"Embrace the suck."
That was the advice of author and runner Matt Fitzgerald, who was the guest on the "Runner Academy" podcast with Matt Johnson. For those who were looking to enjoy/survive winter running, they need to embrace the suck - among other things.
Little did I know, as I drove to my long run date this morning, how many of those 12 lessons would ring true in just a single run. A single run of 12 miles through the snow and beginning of snowmageddon.
Pick a goal that excites you. I have no goals and that excites me. It does. Why? I can run what I want when I want at whatever pace feels good. Going into the run without a goal meant that I didn't have to worry about not hitting certain paces or feel the pressure of having to run a certain amount of miles to keep up with a plan.
How to embrace the suck. Fitzgerald said that when he was a high school runner in New England that in the winter - and New England has them - that he and his partners would not shy away from the bad conditions. In fact, they would seek them out. The worse it was the better. While we certainly could have found a worse place to run - trails rather than the paved Greenway - we chose to enjoy the scenery rather than get caught up in the "I just inhaled a snowflake" and "everyone can tell I haven't waxed my upper lip as I have an ice 'stache." It was really awesome to see the geese in the middle of a frozen winter and see the snow gather on branches. I might not have noticed it otherwise.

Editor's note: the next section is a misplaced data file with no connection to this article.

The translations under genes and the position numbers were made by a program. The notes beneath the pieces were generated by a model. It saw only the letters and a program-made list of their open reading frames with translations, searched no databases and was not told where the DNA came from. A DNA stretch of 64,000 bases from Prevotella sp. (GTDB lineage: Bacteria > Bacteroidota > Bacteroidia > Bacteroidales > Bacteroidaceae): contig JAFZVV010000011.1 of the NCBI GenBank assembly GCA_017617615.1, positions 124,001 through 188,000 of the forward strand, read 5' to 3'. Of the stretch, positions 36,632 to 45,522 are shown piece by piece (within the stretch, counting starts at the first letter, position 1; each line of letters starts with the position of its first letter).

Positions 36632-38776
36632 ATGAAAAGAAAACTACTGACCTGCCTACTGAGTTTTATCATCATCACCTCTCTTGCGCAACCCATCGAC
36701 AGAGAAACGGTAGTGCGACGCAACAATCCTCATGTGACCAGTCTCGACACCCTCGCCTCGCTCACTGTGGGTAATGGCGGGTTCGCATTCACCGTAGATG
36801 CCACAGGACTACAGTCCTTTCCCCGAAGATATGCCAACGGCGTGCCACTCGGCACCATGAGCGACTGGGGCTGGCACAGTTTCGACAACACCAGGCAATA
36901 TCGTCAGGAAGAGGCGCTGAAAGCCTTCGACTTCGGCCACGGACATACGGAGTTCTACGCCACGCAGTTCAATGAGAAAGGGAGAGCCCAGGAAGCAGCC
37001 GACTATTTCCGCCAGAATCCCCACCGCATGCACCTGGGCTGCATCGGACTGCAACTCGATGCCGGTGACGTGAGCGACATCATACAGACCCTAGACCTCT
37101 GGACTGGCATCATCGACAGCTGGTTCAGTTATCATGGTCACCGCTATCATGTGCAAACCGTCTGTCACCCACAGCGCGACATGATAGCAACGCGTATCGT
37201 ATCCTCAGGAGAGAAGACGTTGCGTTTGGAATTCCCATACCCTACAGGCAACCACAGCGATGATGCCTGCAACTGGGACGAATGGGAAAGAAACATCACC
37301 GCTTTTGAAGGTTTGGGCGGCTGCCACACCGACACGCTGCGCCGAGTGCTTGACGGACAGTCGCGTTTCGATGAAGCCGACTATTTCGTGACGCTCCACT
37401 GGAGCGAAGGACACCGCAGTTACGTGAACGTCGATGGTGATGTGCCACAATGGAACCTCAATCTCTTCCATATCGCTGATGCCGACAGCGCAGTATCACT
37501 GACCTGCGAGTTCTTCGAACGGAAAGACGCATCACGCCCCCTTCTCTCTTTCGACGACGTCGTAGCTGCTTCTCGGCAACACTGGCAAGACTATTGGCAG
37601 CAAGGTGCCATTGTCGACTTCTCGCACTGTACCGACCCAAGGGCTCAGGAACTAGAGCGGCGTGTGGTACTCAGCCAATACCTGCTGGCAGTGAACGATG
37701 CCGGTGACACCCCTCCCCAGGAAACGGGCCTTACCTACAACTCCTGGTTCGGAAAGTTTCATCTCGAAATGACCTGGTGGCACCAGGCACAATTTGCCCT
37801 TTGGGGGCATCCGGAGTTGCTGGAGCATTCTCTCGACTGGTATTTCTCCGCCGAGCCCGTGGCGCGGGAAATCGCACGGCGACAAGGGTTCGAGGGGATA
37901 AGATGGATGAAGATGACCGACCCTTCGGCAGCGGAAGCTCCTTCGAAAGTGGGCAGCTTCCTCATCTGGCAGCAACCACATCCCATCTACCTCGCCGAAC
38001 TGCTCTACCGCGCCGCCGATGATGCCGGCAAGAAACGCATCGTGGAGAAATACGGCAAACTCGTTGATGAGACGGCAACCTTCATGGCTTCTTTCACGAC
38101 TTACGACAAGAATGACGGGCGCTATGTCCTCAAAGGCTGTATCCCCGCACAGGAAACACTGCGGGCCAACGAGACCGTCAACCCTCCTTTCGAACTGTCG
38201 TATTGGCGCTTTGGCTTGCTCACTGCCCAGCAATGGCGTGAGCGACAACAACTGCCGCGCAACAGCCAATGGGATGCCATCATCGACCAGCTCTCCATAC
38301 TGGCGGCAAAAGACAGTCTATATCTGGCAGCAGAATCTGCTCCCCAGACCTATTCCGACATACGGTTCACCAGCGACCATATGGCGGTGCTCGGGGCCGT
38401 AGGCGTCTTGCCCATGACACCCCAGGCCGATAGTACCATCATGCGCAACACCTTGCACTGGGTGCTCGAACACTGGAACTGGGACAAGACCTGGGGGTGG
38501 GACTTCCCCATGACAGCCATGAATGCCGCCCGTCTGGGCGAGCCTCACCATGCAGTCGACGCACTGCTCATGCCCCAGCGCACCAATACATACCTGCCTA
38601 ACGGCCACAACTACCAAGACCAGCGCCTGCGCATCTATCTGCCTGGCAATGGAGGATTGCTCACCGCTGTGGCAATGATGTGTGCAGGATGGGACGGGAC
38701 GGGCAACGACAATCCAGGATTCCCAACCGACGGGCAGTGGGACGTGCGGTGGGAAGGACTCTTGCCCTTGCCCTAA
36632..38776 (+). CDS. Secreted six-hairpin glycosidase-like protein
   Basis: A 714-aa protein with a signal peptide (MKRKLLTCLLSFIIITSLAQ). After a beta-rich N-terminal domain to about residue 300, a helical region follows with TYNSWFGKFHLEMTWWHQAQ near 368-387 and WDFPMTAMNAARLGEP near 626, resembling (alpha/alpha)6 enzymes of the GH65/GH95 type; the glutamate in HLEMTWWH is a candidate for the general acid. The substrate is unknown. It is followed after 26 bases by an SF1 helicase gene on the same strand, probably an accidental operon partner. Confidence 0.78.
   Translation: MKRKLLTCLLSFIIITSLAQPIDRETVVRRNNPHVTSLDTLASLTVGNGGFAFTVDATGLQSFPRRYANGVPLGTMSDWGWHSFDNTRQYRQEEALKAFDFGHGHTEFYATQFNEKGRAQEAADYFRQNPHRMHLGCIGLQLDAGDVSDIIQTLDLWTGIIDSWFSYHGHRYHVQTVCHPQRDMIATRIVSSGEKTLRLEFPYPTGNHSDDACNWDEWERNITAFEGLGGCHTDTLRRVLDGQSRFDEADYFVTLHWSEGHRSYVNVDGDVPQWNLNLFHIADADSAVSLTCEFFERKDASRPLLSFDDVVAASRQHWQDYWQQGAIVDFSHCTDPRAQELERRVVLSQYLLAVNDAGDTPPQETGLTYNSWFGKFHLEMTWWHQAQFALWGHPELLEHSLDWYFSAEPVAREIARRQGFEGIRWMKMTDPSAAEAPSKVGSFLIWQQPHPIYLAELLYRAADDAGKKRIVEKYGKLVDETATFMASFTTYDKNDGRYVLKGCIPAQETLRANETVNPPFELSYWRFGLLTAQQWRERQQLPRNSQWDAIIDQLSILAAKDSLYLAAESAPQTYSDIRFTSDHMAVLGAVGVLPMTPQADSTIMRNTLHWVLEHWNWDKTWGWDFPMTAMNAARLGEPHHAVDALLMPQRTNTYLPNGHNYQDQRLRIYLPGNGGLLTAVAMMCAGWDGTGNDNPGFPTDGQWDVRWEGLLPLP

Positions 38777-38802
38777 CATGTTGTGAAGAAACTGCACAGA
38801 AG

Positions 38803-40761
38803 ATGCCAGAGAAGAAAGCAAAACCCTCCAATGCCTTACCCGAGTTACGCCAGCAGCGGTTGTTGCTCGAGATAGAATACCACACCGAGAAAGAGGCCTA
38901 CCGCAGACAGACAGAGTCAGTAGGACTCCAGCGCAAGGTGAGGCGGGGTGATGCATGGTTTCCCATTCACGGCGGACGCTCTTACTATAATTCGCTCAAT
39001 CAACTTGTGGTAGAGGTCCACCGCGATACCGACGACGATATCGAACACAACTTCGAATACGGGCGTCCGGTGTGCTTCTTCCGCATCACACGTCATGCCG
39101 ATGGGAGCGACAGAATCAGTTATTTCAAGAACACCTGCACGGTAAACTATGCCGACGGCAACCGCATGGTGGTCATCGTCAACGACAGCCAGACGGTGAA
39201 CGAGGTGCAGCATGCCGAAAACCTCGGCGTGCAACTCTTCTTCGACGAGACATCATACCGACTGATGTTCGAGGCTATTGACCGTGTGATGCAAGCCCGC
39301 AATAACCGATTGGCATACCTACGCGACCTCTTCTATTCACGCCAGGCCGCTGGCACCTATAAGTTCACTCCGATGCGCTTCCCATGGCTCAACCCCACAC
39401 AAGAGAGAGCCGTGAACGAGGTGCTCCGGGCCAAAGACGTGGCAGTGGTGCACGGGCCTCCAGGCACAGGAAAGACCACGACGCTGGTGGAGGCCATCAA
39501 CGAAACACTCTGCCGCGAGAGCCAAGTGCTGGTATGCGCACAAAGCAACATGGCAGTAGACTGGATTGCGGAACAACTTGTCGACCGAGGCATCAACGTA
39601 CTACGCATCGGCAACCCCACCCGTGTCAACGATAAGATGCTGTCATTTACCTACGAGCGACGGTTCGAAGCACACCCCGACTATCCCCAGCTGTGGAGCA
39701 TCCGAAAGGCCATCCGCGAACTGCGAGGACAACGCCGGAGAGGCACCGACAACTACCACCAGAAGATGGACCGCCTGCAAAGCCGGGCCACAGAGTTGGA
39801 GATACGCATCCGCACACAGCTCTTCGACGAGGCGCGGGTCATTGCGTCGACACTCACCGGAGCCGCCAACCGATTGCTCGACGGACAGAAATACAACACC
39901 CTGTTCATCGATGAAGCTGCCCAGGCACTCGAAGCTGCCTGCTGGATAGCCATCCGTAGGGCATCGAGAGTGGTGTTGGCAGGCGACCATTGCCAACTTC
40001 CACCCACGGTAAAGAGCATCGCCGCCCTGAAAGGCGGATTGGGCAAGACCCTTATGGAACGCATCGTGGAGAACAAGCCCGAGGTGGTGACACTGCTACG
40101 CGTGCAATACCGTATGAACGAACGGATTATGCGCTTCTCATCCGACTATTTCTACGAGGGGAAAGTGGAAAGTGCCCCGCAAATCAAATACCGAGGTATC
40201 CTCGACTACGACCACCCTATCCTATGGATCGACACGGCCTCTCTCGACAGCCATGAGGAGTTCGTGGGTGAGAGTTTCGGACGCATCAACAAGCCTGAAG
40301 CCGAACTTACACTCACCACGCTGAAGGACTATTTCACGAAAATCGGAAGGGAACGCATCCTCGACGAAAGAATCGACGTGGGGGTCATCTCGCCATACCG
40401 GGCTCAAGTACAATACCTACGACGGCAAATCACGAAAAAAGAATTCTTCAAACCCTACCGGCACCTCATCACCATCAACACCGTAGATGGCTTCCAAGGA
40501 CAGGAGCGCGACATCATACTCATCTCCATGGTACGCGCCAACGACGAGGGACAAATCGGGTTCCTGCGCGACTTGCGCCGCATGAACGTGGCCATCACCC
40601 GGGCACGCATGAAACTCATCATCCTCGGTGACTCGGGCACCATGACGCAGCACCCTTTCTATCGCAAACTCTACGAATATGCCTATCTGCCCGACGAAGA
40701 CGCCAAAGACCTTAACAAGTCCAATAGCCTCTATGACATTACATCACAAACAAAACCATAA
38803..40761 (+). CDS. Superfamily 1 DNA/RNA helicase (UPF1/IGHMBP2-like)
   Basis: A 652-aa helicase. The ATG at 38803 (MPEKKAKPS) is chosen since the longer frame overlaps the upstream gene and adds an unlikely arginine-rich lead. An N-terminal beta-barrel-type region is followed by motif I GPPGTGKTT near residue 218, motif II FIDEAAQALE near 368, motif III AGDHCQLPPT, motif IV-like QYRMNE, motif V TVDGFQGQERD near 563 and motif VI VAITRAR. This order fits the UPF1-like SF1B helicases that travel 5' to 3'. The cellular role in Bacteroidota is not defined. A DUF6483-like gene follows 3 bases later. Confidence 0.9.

Anything is better than nothing. Ten minutes is better than sitting on the couch. Four slow miles instead of a tempo run is better than taking a nap. The treadmill is better than watching "Hoarding: Buried Alive." Wait, you can do both! Anyway, I went into this run ready to do 8 of the 12 miles I had promised because 8 is still rad and would give me 21 for the week. When the runners not planning to go a dozen weren't able to make it, I figured going the whole 12 was better than going home.
Group vs. individual training. Some people like to run alone, others like to run in groups. Both Fitzgerald and host Matt Johnson said they like a good mix. I fall into that category, as well, but I do know I prefer to run in a group on long runs. I tend to get out of my head and enjoy the miles more. On this day, in these conditions, I know I wouldn't have ran as far on my own. This piece of info is good to have if I want to maintain some fitness over the winter.
Draw motivation from inspiration. Fitzgerald recommended watching running events on TV/online and reading running books like "Born to Run" that focus on the joy in the sport. As for me, I like to listening to podcasts on the way to meet friends or when I'm getting dressed. I like Another Mother Runner, Runner Academy and Jillian Michaels podcasts to get me moving. If I'm feeling lazy or anxious on the way to a run, a show is a must.
Public accountability. I agreed to this run on Facebook - about as public as you get. I posted early-ish in the week so there was no way I could back out.
Buy something new. After last week's muddy run, I decided that it was the perfect time to retire my Ravennas, which had 450 miles on them. It didn't hurt that the running store had the Ravenna 4s on sale - 30 percent off. (I guess I'm not fully embracing zero drop. Meh.) It was a ton of fun to wear super bright new shoes in the super bright white snow. Now to get a new/extra buff - that would be some motivation.
Not on Fitzgerald's list but definitely on mine: Run with friends who bring a hot thermos of coffee and enough cups to share post-run.
For all of the lessons, visit the podcast page here. What keeps you going in the winter?
P.S. Are running tights flattering on anyone shorter than 5-foot-7?